They ignore that while McCown has put up excellent numbers, that he’s done it against less than stellar defenses (the Cowboys defense makes the current Bears defense look like the ’85 Bears, the Packers defense is terrible enough but in that game Clay Matthews didn’t play, the Ravens defense has stunk this year and Haloti Ngata missed that game which helped even more and the Rams played without 75 percent of their starting secondary.) If you think some of McCown’s great play is a mirage, well, you’d be right.
See what these dopes do? They force me to denigrate one of the best stories in the NFL because they can’t help themselves but overstate its meaning.
Their theory, if they even bother to have one, is that Trestman is such a good quarterback guru that he can turn McCown into a long-term success because he did something similar a decade ago with Rich Gannon. MCCOWN IS BASICALLY THE SAME AGE AS GANNON WAS!
Every year just bring in a new 34 year old quarterback for Trestman to mind meld. Why that seems fool proof!
Jay has played well this year, because yes, the offense is better than any he’s ever played in since he left Denver, and the skilled players on the Bears are actually very skilled, and for the first time since the trade that brought him here the offensive line is competent. The only game he played poorly in was the first Detroit game. If this offense is rolling now with McCown, logic says it would really be a sight to see with Jay healthy and running it.
One of McCown’s biggest problems is that when the Bears get into the red zone he has a hard time completing passes. The windows get tighter and he doesn’t have a great arm, he’s also not nearly as adept at throwing jumps and fades to Brandon Marshall and Alshon Jeff(e)r(i)ey(es) as Jay. He’s also been bailed out the last couple of weeks by interceptions that were either nullified by penalties or just dropped.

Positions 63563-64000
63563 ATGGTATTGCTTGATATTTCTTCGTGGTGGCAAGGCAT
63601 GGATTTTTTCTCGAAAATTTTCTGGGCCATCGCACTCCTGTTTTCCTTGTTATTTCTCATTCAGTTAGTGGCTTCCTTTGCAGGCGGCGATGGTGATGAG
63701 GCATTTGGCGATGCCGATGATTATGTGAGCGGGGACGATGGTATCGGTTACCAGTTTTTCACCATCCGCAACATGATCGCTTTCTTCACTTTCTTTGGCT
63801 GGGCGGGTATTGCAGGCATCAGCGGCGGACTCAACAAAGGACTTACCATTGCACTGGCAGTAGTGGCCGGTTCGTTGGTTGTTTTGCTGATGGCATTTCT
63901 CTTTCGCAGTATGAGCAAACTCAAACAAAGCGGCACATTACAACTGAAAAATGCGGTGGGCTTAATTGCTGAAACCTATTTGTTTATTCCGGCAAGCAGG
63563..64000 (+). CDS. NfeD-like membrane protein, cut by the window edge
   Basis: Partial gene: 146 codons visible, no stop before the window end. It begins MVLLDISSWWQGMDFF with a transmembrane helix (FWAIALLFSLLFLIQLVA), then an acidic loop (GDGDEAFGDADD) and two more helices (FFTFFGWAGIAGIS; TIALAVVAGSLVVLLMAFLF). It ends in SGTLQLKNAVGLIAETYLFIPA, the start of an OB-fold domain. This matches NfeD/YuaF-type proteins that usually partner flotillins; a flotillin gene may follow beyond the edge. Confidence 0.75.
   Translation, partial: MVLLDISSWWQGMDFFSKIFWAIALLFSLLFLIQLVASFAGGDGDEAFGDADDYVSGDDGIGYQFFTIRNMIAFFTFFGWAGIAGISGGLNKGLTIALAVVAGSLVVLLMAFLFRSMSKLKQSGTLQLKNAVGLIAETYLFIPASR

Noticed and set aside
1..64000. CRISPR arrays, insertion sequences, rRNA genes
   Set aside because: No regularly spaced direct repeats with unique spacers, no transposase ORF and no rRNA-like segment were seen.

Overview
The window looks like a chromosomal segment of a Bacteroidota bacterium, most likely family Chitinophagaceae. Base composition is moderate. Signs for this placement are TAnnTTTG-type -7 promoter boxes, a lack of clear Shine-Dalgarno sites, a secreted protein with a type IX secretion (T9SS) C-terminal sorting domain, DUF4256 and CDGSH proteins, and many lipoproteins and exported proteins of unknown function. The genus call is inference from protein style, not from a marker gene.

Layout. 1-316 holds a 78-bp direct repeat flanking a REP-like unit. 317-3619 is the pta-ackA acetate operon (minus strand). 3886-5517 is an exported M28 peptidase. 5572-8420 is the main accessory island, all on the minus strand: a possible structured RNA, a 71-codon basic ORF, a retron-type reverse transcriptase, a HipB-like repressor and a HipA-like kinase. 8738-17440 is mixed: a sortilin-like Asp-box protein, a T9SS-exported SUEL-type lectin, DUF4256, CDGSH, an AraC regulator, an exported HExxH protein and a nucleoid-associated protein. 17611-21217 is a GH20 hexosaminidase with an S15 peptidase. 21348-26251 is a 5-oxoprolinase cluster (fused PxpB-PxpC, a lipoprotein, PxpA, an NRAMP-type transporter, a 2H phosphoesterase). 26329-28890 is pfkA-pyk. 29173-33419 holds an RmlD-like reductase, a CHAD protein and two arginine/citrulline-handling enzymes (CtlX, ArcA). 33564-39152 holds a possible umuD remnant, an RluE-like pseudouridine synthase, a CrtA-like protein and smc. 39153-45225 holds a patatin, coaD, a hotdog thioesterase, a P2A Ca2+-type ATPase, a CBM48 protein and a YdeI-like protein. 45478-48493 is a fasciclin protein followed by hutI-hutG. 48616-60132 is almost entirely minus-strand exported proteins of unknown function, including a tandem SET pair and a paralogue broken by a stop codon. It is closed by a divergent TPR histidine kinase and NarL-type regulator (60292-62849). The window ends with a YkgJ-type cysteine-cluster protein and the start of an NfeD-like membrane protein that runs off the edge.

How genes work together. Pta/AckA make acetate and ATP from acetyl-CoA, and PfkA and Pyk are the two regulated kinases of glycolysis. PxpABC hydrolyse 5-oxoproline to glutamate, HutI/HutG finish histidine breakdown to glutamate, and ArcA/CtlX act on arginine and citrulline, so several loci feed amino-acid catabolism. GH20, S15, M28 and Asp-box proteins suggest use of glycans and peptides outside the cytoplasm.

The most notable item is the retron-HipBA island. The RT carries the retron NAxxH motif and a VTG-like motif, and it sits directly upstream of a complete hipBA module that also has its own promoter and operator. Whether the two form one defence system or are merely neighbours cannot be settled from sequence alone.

Long term, it’s folly to think of McCown as the answer at quarterback. Jay’s going to be more expensive. Why? Because better things cost more.
In a perfect world the Bears sign Jay to a long term contract and resign McCown. That might happen, but given the dearth of quality QB play around the league, some team is going to give McCown a starting chance so he’ll leave, and the Bears will have to groom another backup.
That’s fine. It’s Trestman’s job to find and mold the right one. The Bears could use an actual developmental QB as well. Maybe they can draft Jordan Lynch and be the only team in the league whose starting fullback is also their third string quarterback? Nah.
I’ve enjoyed the Josh McCown experience, despite the fact that so many out there are actively trying to make me hate it because they lack any kind of actual context.
Just excuse me for actually thinking the better player should play when he’s ready.